We reported last year that the number of full-time jobs in services and manufacturing added by Irish firms in information and communications technology (ICT) in the period 2007-2012 was 1,600 [pdf].

According to the CSO, total jobs in the ICT sector fell by 600 in 2013.

Daniel Isenberg, a professor of entrepreneurship practice, at Babson College, a US business school, wrote in late 2012:

In recent years, we have been witnessing a significant global shift in attitudes towards entrepreneurship in countries around the globe. This is reflected in the dramatic proliferation of start-up programs: Start-up America, Start-up Chile, Start-up Russia, Start-up Britain, Start-up Weekend, and dozens of others. “Start-up” has replaced “Silicon” as the reigning entrepreneurship buzzword: There is hardly a country or city that is lacking a startup program.

Unfortunately, this is being guided almost exclusively by a narrow conception of entrepreneurship as consisting primarily in the starting-up of an enterprise. Equating entrepreneurship with start-up is not wrong; it is just very incomplete.]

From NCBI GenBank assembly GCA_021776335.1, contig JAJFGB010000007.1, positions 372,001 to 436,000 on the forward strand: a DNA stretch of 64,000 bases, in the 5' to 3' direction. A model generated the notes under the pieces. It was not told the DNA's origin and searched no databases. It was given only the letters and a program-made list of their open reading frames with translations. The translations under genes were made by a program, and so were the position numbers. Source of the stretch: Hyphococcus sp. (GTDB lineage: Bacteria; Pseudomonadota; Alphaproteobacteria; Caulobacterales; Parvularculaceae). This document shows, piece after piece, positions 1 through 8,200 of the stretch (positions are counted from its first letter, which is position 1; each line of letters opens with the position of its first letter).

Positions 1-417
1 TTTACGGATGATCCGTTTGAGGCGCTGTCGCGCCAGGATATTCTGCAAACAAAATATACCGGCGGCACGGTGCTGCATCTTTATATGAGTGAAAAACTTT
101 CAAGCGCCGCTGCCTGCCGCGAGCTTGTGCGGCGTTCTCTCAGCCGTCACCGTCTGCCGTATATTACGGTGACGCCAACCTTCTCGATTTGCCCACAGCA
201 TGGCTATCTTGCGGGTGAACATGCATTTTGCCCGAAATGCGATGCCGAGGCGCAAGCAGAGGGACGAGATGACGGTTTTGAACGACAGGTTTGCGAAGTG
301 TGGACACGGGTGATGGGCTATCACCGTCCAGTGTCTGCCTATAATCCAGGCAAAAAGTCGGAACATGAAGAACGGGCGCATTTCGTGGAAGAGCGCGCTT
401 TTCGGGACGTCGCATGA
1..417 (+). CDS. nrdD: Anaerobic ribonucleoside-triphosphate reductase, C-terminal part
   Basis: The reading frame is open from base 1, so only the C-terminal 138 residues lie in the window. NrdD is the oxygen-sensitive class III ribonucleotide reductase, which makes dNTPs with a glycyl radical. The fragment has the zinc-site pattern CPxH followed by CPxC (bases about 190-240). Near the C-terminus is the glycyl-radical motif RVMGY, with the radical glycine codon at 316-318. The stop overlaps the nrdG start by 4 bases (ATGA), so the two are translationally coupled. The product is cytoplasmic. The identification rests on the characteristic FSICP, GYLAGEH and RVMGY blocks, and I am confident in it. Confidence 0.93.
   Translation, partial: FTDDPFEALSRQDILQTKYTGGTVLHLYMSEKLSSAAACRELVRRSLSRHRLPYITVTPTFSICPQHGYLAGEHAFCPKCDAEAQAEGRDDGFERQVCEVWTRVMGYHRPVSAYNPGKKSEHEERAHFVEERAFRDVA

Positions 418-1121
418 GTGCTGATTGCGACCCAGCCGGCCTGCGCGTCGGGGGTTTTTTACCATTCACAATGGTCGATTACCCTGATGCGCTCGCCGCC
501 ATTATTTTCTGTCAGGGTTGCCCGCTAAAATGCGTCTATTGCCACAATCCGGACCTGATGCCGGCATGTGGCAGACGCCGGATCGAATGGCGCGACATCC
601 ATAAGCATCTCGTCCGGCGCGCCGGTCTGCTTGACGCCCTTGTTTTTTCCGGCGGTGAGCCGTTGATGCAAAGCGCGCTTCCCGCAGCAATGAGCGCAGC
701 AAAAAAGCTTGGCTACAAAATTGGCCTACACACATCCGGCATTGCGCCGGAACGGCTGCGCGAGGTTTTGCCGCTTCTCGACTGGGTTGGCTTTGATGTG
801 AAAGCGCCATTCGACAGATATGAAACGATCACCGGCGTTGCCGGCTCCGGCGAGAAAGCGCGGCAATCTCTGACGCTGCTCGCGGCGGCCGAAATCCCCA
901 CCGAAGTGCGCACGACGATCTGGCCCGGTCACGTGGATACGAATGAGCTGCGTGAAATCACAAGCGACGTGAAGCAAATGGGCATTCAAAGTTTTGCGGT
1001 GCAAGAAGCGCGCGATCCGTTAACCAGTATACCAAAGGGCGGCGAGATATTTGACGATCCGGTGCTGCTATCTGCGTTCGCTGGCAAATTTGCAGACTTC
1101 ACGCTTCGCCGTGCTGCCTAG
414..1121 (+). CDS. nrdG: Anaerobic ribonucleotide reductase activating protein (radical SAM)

He added that the biggest challenge is developing a business. For example, a comprehensive set of startup programs and policy reforms in Denmark in the early 2000s led to a dramatic increase in the numbers of ventures formed, but when analyzed five years later, the vast majority had plateaued at a few employees, and fewer than 1% met the fairly modest criteria set to be considered “growth” ventures.

Mariana Mazzucato, professor of science and technology at the University of Sussex, wrote last month on a blog of The Economist: